One of Henge Docks' strengths has always been cable management and the new made-for-Retina dock continues that heritage with cable-appropriate plastic adapter tabs for MagSafe cords and a new built-in routing system. Instead of having system cables spill out through a cutout in the back of the dock, the metal version employs a rubber organizer that keeps cords in their place.
Henge Docks includes two DisplayPort cables installed where the MacBook Pro's Thunderbolt ports are located, meaning users have to supply their own cables to gain full Thunderbolt capabilities. This was fine for our purposes as the dock was being used to connect to a non-Thunderbolt display. We did end up using the hex tool to swap out one of the DisplayPort cables to connect to a Thunderbolt server.
Because the HDMI output is located on the laptop's right side, enlisting the Henge dock for media serving duties is simple. We ended up placing the unit right next to our HDTV's input panel to have quick access to a short HDMI cable left dangling from the television.
To use the MacBook Pro while in clamshell mode, that is with the screen closed, the laptop needs to be connected to a power outlet. Running a MagSafe cable through the dock each time you use it can become tiresome, but unless you own two power cords, there really is no other option. Perhaps in future versions Henge Docks could design a break-free clamp, but for now users are stuck with the screw-in anchor.
We found the power cord's magnets were strong enough to hold the cable in place during use, but users who regularly dock their laptop may want to screw it in. This is especially true given the relative ease with which MagSafe 2 disengages.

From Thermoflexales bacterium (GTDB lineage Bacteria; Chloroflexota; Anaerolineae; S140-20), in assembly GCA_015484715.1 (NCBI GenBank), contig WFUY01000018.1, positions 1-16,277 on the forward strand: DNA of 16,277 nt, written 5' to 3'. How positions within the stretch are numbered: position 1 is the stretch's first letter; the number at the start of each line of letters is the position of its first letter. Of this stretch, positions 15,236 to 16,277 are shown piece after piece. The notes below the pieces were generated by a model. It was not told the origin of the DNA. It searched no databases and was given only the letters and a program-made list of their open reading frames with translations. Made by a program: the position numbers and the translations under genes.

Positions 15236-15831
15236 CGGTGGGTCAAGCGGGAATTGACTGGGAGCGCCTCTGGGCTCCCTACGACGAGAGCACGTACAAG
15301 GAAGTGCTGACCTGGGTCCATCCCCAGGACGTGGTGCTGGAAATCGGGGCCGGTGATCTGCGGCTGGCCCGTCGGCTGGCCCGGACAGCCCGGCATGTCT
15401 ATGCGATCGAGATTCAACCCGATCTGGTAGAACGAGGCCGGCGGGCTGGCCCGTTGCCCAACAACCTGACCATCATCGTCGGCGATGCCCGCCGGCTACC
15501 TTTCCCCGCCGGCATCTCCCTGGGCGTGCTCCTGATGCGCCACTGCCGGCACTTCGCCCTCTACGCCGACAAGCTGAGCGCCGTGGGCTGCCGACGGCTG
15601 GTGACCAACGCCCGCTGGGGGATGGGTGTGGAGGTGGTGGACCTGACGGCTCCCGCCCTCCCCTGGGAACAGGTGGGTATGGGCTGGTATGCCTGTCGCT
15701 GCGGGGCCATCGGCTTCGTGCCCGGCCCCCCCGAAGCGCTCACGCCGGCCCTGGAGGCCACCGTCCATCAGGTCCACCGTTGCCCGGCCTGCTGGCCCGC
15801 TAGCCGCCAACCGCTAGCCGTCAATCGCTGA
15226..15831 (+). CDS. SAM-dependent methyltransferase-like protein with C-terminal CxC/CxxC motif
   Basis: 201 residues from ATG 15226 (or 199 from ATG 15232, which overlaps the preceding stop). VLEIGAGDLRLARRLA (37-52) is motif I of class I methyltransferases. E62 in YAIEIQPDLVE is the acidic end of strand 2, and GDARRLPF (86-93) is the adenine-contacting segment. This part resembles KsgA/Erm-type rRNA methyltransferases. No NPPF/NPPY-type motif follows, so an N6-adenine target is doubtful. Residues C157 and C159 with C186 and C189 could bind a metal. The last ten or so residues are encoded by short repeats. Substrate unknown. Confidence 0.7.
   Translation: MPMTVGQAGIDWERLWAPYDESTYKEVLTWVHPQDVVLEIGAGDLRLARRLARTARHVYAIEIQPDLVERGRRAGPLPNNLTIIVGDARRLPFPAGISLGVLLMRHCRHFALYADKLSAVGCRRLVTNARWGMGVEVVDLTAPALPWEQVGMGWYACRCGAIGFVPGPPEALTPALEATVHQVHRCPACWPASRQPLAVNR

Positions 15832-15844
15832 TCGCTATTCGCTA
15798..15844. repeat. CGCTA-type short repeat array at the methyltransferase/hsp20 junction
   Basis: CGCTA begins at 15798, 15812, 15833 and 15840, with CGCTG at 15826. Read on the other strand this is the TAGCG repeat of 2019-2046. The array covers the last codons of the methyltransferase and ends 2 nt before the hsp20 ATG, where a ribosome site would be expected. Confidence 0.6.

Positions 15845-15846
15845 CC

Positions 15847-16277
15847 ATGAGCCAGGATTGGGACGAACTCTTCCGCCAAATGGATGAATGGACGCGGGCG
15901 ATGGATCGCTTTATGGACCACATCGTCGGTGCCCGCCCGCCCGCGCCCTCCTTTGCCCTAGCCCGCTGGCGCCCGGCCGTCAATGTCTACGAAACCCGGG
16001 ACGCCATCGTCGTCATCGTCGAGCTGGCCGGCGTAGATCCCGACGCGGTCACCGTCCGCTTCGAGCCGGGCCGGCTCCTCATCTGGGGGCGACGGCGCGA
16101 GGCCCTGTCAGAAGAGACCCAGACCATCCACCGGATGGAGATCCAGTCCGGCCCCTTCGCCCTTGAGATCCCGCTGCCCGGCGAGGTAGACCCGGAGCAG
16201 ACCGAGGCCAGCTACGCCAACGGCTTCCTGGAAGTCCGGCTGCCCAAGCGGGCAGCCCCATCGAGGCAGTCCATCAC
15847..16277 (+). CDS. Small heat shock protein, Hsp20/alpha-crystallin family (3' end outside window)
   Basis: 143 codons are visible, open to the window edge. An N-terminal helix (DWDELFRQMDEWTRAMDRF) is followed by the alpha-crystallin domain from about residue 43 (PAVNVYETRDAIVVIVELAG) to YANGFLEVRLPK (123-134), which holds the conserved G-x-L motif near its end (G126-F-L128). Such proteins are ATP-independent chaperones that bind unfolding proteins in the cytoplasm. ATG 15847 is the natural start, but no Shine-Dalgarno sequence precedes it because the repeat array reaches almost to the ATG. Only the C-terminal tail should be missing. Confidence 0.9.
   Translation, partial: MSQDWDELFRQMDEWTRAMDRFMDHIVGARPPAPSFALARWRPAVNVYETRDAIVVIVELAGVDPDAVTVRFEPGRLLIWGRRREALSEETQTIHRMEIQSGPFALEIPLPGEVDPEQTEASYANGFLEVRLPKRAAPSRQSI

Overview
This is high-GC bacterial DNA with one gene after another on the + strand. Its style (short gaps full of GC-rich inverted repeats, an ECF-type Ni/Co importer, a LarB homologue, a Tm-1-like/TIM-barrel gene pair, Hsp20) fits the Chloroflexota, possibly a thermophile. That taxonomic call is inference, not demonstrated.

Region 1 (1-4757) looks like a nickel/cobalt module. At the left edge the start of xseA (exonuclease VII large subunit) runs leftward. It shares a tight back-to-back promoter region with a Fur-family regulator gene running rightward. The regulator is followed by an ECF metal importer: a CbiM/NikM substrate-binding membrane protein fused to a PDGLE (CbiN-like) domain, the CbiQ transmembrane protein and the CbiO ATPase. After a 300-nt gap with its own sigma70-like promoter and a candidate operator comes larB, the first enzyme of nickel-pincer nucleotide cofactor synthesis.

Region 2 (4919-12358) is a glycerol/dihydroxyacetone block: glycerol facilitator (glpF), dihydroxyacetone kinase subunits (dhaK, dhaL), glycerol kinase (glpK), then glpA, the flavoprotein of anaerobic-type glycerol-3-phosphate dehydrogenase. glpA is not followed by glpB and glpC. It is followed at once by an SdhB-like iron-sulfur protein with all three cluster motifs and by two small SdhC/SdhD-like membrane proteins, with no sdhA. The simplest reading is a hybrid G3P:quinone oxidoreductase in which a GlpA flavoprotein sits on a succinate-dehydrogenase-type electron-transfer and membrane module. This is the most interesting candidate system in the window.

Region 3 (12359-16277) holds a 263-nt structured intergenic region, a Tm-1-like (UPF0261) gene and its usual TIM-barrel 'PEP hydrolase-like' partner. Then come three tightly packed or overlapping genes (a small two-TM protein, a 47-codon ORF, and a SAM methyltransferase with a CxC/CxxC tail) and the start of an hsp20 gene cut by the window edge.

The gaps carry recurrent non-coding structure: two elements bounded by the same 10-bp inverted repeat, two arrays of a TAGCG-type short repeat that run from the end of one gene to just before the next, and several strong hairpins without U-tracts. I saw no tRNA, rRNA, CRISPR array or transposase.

Like past Henge Docks designs, dismounting the laptop is requires two hands. This shouldn't be surprising given the dock's snug fit, though we expected the added weight would help the situation. Not so.
Henge Docks is flexing its design muscle with the Retina MacBook Pro Vertical Docking Station. The new metal body is more sturdy than previous models, while the seemingly minor additions of a screw cover and cable organizer simply add to perceived build quality.
With slick improvements to an already solid design, Henge Docks' Vertical Docking Station is an easy recommendation for Retina MacBook Pro owners who regularly use an external display or connect their machine to an HDTV.
Score: 4.5 out of 5
- Sturdy and aesthetically pleasing build
- High quality materials
- Precision crafted
- Very slight wobble when laptop is installed
- Difficult to disconnect with one hand
- MagSafe 2 solution could be better
Pricing & availability
The new Henge Docks Vertical Docking Station for Apple's MacBook Pro with Retina display is available now from the company's website. The 13-inch and 15-inch metal edition is priced at $119, while a composite Glossy White version can be had for $89.